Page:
Friday, December 9, 2011 at 6:30 p.m.
I'd Receive the Worst News from Your Beautiful Lips
The 29th Annual Miami International Film Festival is about 80 days away, but the board has broken us off a little sumthin' sumthin' to give us film junkies a reason to salivate for the next few months. Namely, the titles of the first ten films in the 2012 MIFF lineup, which will be competing for the Knight Ibero-American Grand Jury Prize. Four of the films have never been shown in North America before. Two others have never been seen in the United States. And not only will the films be in town, but their directors are also slated to hit the Magic City in order to present their films personally. Here's what event organizers are telling us so far:
1. The Porcelain Horse (Mejor No Hablar de Ciertas Cosas) is an Ecuadorian film directed by Javier Andrade. Making its North American debut at the MIFF, the film features two troubled brothers who steal a porcelain horse from their parents in order to buy drugs. This weird theft leads to a family feud that has lasting repercussions.
2. I'd Receive the Worst News From Your Beautiful Lips (Eu Receberia As Piores Notícias De Seus Lindos Lábios) A Brazilian film directed by Beto Brant and Renato Ciasca, this flick follows a beautiful woman caught in a tenuous love triangle between two men. To add to the sensuality, the melodrama is set against a steamy Amazonian backdrop.
3. Blood of My Blood (Sangue do Meu Sangue) In this film from Portugal, directed by João Canijo, two adult sisters fight to keep their family together in the face of the hardships of living in a Lisbon slum. But despite their efforts, the already ugly situation promises to get a lot uglier, fast.
4. Pescador In this film shot in Ecuador and Colombia and directed by Sebastián Cordero, a drug shipment washes up on a beach at the feet of Blanquito (Andrés Crespo). The guy has the opportunity to take his valuable surprise and leave his small fishing village for the big city. Making its North American premiere, the film is said to be a major breakaway from Cordero's previous work.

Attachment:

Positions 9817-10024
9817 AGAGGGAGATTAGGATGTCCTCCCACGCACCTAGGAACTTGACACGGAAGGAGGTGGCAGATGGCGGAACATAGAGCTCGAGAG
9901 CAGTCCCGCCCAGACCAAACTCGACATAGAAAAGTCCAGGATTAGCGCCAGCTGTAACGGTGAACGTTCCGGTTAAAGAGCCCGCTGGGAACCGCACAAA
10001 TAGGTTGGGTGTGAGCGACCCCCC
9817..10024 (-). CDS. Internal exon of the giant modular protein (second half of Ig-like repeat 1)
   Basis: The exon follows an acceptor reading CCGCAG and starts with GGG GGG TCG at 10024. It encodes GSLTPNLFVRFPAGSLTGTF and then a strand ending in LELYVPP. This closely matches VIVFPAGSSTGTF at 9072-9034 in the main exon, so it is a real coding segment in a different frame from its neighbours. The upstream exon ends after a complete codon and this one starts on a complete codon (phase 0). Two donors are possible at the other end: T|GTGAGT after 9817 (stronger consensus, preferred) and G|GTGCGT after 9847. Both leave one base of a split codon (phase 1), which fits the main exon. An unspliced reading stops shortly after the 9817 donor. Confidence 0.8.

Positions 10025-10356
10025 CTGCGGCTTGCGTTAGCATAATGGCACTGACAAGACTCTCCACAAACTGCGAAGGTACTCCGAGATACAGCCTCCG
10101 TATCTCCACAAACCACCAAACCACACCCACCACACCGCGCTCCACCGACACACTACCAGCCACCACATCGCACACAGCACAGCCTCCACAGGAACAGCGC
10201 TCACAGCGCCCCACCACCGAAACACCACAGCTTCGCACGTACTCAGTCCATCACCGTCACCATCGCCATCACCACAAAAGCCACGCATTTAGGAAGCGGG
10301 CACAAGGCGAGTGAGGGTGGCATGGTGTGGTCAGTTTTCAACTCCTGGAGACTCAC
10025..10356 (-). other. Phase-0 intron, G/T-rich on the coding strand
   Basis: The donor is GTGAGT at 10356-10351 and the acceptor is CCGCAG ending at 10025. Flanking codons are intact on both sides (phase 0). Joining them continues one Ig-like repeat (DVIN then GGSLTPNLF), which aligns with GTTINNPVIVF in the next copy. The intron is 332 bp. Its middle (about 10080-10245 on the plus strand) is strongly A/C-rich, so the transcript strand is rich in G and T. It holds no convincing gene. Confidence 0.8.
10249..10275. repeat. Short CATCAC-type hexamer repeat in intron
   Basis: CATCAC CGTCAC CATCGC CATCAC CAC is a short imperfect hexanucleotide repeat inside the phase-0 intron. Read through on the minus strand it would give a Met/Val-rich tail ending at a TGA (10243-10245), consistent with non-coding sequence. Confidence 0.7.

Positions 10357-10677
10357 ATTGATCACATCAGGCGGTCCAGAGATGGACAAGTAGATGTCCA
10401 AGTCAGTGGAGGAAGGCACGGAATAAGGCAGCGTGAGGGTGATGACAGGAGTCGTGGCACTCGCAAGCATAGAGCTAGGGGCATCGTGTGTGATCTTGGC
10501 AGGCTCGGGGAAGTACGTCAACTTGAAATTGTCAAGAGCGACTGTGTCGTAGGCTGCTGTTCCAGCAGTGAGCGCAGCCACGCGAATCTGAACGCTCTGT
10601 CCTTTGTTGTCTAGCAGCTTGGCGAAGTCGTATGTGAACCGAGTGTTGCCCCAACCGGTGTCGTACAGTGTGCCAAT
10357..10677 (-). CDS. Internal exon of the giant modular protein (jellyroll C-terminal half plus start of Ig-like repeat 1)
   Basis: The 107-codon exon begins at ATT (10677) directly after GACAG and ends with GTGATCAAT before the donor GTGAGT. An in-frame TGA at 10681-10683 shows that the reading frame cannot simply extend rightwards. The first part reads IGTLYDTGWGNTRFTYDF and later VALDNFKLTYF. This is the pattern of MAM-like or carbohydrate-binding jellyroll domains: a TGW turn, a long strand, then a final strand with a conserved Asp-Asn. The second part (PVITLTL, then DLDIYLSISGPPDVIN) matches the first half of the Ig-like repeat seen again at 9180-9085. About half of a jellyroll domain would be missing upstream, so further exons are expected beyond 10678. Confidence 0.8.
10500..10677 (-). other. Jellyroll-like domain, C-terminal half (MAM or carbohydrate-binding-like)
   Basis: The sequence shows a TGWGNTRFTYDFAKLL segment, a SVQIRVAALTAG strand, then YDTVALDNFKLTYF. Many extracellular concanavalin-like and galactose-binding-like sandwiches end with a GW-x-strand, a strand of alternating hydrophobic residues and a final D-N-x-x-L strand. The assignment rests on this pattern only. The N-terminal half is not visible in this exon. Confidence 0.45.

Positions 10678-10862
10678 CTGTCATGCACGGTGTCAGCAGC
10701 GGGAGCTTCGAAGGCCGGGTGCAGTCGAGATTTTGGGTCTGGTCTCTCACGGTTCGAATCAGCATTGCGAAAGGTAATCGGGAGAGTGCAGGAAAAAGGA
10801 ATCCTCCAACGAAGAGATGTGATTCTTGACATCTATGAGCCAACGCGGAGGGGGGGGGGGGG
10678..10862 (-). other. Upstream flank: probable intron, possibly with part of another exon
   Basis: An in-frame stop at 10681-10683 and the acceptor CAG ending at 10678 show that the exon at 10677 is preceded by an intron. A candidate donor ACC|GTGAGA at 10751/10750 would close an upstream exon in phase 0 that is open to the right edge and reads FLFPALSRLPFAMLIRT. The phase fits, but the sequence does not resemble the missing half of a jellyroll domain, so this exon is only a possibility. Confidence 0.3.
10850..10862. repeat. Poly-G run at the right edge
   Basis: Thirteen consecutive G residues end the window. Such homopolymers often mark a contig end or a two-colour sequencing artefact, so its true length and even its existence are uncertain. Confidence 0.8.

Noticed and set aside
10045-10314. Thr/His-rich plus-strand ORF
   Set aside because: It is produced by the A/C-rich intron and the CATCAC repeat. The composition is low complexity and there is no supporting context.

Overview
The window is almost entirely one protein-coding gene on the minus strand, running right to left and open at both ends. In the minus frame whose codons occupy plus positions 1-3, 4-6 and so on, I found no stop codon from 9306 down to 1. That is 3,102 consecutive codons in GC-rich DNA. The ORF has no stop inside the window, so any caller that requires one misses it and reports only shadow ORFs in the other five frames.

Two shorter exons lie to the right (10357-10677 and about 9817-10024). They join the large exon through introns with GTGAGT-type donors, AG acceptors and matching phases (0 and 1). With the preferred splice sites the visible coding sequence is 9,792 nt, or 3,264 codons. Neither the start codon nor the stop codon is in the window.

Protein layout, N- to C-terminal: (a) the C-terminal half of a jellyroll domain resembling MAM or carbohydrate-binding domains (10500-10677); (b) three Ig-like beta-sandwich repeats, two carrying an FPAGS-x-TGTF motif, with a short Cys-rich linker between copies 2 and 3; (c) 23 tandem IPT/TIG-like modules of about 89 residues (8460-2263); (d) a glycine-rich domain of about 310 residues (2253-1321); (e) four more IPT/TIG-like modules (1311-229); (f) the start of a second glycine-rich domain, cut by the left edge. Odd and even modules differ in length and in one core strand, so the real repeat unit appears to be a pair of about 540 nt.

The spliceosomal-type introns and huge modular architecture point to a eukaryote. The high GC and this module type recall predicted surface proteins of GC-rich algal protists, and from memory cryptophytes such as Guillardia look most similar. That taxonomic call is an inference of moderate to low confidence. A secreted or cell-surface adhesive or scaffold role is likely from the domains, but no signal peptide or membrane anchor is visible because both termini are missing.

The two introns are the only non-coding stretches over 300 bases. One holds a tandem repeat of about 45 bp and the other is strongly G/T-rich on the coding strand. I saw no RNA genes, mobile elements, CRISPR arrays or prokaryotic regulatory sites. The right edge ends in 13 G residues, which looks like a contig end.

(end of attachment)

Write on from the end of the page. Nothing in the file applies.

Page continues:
5. Bonsái Shot in Chile, Argentina, Portugal, and France and directed by Cristián Jiménez, this film is based on the seminal novel by Chilean author Alejandro Zambra. Julio, a struggling writer, pens a book about his first experience with love simply for the sake of keeping up a lie he told his lover.
6. Zoo (Zoológico) In the North American premiere of this Chilean film directed by Rodrigo Marín, we observe three teenage girls in an affluent Santiago suburb as they lap up American customs - among them malls, the Internet, pornography, skateboarding, and angst.
7. The Cat Vanishes (El Gato Desaparece) In this Argentine film from director Carlos Sorin, Beatriz picks up her husband Luis from the sanatorium, but she she's not convinced that he is cured. After the family cat vanishes in a peculiar manner, she begins to question her own sanity as well. This film will make its U.S. premiere at the MIFF.
8. Madrid, 1987 In this Spanish film from director David Trueba, the balance of power and desire shift during the meeting of an older journalist (José Sacristán) and a young student (María Valverde). Making its East coast premiere, the film is a meditation on youth, age, and the rhythms of relationships.
9. Violeta Went to Heaven (Violeta se Fue a Los Cielos) In this Chilean film from director Andrés Wood, we witness a portrait of famed Chilean singer, folklorist and multifaceted artist Violeta Parra (Francisca Gavilán).
10. The Sleeping Voice (La Voz Dormida) in this Spanish film from director Benito Zambrano, we meet two sisters caught in the dark days following the Spanish Civil War. They soon find themselves wrapped up in the frightening politics of the divided country. Its appearance at the MIFF marks the film's U.S. premiere.